No one, except me, various service people, and her lover are in her garage. I have to assume that the service people are irrelevant, and that her lover already knows she hates Clinton. Thus, I conclude that the bumper sticker is for me, her closest friend–a Democrat. In the many, many months that sticker has been on her fridge, I have not–not even once–remarked on it, even obliquely.

    I have used many, many colorful words to describe Donald Trump, almost all of them as vulgar and obscene as I could make them (of course, the most obscene of all is “president”, but that one didn’t occur to me.)

    I’m finding it rather remarkable that not two weeks ago you were asking if it wasn’t time to leave poor Donald alone, because Clinton was a shoe-in, and look at all those anti-Trump Huffington Post and Salon headlines (so unfair!!!)

    • Marta
      Posted November 10, 2016 at 10:53 am | Permalink

      I’m damned if I know how this post wound up here, but since I’m baffled by everything today, this is not surprising.

      • Diane Garlick
        Posted November 10, 2016 at 10:40 pm | Permalink

        Wherever your posts appear they’re always a real blast of fresh (acerbic, irreverent, gut-busting) air. Wish you’d drop by more often.

        I have a wonderful friend who’s sadly a committed Catholic. Tho this friend is liberal on all other matters, the church was threatening all their sheep that if you vote for Clinton you’ll go to hell. I’m almost more upset about the crooked Catholic hierarchy cackling over their victory and plotting to make the entire SCOTUS Catholic than I am about Trump himself.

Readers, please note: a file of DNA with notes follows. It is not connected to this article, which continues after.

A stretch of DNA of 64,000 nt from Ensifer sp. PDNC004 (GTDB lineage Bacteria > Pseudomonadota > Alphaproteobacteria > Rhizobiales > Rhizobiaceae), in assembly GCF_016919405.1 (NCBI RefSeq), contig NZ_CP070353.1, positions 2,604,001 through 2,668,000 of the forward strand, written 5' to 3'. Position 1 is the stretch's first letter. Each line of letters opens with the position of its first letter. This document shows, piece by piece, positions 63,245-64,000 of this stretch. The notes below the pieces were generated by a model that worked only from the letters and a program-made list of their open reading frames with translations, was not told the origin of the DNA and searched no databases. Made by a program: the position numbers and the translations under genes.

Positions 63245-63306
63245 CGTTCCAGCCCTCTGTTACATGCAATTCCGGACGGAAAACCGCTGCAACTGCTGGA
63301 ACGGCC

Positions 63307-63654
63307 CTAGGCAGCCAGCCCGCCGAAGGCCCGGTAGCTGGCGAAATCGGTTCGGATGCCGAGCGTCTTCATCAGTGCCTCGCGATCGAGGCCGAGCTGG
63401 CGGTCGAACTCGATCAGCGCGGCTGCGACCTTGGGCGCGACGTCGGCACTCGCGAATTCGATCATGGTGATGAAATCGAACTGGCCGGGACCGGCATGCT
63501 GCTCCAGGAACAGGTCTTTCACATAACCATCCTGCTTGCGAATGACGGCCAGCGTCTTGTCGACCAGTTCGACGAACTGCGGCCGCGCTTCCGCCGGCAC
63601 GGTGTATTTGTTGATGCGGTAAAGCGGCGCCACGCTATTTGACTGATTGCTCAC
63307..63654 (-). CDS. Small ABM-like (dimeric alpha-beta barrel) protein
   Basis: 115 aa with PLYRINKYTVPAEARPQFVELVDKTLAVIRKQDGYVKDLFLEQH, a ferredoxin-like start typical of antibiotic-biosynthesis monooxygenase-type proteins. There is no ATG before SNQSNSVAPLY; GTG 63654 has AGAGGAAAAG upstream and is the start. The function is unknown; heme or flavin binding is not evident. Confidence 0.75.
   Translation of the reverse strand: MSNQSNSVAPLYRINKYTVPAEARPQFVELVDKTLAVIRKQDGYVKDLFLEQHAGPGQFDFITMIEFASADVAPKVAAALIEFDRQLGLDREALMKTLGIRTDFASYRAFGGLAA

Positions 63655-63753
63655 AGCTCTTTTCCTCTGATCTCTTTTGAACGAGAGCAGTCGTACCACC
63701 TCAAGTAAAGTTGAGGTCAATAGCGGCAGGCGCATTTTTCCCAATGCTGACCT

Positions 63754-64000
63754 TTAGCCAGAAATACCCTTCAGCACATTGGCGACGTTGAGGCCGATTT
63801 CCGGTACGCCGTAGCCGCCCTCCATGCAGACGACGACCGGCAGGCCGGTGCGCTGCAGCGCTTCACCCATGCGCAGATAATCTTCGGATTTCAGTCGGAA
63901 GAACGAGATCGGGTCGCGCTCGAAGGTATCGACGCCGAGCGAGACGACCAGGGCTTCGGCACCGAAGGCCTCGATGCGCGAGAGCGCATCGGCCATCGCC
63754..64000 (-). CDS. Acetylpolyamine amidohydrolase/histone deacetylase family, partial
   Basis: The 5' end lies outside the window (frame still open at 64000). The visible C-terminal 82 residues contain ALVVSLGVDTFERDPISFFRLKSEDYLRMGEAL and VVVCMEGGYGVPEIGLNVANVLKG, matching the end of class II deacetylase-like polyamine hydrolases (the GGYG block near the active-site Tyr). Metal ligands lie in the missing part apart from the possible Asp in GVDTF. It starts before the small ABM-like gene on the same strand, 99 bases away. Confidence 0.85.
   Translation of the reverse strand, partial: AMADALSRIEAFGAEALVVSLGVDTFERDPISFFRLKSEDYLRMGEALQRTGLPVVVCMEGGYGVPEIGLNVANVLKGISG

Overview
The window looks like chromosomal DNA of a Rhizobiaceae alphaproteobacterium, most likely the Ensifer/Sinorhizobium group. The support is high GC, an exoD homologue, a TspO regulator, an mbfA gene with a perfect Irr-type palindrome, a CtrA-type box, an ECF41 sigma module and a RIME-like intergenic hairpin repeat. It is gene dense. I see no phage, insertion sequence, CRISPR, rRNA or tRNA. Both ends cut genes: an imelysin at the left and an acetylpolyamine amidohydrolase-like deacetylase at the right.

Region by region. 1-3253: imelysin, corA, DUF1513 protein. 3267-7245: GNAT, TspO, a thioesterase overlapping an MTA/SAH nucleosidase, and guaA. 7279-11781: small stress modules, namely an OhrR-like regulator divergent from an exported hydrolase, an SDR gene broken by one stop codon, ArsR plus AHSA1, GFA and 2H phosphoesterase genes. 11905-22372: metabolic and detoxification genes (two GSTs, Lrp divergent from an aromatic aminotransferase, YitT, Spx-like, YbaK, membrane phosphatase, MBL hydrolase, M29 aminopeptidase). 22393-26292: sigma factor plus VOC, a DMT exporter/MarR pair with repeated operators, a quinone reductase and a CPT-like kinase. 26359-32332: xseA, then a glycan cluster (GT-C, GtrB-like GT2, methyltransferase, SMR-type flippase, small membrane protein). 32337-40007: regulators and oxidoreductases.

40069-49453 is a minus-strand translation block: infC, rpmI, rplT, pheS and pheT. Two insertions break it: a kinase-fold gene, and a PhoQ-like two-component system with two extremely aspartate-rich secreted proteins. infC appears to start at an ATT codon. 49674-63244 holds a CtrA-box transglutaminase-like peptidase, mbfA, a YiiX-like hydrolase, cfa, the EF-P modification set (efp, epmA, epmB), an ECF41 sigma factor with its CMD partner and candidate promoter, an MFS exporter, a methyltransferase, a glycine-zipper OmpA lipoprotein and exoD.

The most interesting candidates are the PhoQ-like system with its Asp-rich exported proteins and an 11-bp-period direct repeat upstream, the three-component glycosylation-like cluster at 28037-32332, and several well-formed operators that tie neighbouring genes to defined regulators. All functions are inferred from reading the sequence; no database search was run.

• infiniteimprobabilit
          Posted November 10, 2016 at 11:06 pm | Permalink

          “I’m almost more upset about the crooked Catholic hierarchy cackling over their victory and plotting to make the entire SCOTUS Catholic than I am about Trump himself.”

          I certainly would be. In a sense, you can’t blame Trump for being who he is. But you can most certainly blame the ‘Christians’ who cynically pushed to interfere in the electoral process and get someone elected who they would normally condemn, all in order to interfere with other people’s lives.

          cr

          • Diane Garlick
            Posted November 11, 2016 at 2:57 am | Permalink

            Yes! That’s exactly how I see it!

      • somer
        Posted November 11, 2016 at 3:38 am | Permalink

        I feel for you copping this nasty treatment from a friend.

  9. somer
    Posted November 11, 2016 at 3:43 am | Permalink

    Hilli is enjoying some joke we don’t get, but I’ll take the cat licks and rubs from the medieval cat.